A procedural change could force individuals to take on costly and difficult legal battles.
In a Mother Jones article, a discussion of what the battle might look like for patients.
Amy Hagstrom Miller, the founder and CEO of Whole Woman’s Health, which runs eight abortion clinics across the country, has firsthand experience leading the legal fight against abortion restrictions. In 2015, she sued Texas over an anti-abortion law nearly identical to Louisiana’s. She describes the process of being the plaintiff in Whole Woman’s Health v. Hellerstedt, in which the Supreme Court struck down the Texas law in 2016, as a trauma that she’ll never forget, and not just because she was forced to close clinics and turn away women who needed abortion care. She vividly recalls the opposing attorneys raking through Whole Woman’s Health’s emails in the discovery process and the vitriol that she and her colleagues received as a result of being the faces of a high-profile case.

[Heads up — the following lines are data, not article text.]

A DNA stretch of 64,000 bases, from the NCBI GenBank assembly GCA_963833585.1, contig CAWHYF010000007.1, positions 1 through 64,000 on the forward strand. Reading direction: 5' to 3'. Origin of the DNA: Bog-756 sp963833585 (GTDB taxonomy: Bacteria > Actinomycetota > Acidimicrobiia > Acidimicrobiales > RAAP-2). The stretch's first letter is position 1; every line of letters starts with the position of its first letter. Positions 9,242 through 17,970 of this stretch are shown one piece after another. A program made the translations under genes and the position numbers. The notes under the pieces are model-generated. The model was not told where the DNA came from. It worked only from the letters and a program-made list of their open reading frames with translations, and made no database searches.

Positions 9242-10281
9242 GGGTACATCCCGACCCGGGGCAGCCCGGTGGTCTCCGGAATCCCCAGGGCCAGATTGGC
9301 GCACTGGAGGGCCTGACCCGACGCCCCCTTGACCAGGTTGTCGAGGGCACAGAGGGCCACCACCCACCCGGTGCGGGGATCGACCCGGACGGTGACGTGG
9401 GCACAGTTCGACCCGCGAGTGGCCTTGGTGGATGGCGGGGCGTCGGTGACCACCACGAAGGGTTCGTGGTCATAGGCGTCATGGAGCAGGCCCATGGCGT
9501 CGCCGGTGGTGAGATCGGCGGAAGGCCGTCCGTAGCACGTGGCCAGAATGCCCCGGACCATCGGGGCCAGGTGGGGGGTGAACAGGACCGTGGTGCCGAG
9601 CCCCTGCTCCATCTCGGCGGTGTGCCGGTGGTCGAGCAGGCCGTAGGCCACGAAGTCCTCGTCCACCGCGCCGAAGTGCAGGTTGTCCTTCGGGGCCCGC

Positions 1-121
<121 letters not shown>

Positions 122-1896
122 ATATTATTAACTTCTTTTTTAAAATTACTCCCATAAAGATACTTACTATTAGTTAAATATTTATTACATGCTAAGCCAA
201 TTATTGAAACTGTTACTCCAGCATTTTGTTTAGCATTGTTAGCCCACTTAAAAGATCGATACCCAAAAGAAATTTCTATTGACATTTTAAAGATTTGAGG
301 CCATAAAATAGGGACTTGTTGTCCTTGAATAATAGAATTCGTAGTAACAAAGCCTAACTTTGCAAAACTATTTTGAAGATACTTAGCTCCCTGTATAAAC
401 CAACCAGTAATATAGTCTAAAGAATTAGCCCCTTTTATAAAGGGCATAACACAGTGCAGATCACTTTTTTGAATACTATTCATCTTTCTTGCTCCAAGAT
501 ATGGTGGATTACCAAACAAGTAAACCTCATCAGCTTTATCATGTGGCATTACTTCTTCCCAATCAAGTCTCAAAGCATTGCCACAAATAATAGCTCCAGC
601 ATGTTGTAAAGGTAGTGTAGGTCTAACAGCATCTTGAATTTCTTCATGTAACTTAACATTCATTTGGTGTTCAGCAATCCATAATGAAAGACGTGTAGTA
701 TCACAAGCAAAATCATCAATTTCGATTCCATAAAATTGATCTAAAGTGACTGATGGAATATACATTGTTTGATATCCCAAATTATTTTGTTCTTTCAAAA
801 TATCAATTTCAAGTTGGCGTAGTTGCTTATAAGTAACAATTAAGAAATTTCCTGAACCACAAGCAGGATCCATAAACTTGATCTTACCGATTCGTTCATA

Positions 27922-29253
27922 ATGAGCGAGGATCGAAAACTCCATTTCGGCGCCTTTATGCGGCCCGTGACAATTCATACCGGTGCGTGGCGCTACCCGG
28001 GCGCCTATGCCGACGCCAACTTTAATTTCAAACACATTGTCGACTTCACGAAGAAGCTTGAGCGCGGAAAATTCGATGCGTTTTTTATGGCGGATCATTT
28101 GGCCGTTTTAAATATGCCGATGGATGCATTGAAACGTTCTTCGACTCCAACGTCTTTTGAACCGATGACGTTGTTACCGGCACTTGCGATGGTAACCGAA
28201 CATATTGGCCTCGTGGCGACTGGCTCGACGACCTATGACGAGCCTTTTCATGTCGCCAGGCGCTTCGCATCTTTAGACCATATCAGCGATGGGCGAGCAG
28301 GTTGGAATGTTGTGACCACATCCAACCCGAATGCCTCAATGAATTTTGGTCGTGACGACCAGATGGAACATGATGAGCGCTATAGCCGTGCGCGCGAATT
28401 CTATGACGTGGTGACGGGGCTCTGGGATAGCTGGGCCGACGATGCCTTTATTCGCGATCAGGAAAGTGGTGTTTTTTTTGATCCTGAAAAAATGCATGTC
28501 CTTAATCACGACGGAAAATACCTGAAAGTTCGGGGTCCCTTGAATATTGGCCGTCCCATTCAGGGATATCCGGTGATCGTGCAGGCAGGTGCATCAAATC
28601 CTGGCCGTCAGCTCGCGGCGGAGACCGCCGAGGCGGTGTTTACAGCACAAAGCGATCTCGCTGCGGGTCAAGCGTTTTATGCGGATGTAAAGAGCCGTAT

“If a pregnant person had to bring a lawsuit on behalf of themselves, and undertake what we have gone through, it’s not only ridiculous, it’s actually cruel,” Hagstrom Miller says. “I’ve been through depositions, I’ve been in the witness stand myself. And even if I was [anonymous], how disruptive that is, and the discovery and the process and the time it takes to even go through the preparation for a deposition or being a witness, it’s really, really difficult. So just saying, ‘Oh, well, that’s the only path to justice that a patient could have,’ it’s scary and it’s also just extreme.”
Read the entire article here